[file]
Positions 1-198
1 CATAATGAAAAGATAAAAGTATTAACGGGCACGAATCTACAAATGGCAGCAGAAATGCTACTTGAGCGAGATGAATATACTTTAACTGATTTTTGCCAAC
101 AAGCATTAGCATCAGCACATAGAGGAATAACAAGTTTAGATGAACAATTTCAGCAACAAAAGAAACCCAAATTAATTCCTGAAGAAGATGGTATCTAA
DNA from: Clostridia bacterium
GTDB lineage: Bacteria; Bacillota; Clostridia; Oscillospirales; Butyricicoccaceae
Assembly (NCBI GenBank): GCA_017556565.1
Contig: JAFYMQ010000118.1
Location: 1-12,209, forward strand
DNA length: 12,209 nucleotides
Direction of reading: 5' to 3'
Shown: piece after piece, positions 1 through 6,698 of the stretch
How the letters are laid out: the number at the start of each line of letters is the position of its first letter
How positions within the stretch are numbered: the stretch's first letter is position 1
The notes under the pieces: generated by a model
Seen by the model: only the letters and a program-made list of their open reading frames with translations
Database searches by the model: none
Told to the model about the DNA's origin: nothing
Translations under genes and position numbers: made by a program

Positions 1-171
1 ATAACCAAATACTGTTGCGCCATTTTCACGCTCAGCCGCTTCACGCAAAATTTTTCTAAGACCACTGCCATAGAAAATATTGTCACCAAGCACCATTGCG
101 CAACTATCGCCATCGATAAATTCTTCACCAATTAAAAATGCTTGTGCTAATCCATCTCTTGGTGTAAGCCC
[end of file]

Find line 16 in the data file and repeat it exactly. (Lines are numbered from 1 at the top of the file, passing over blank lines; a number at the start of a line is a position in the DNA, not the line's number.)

Database searches by the model: none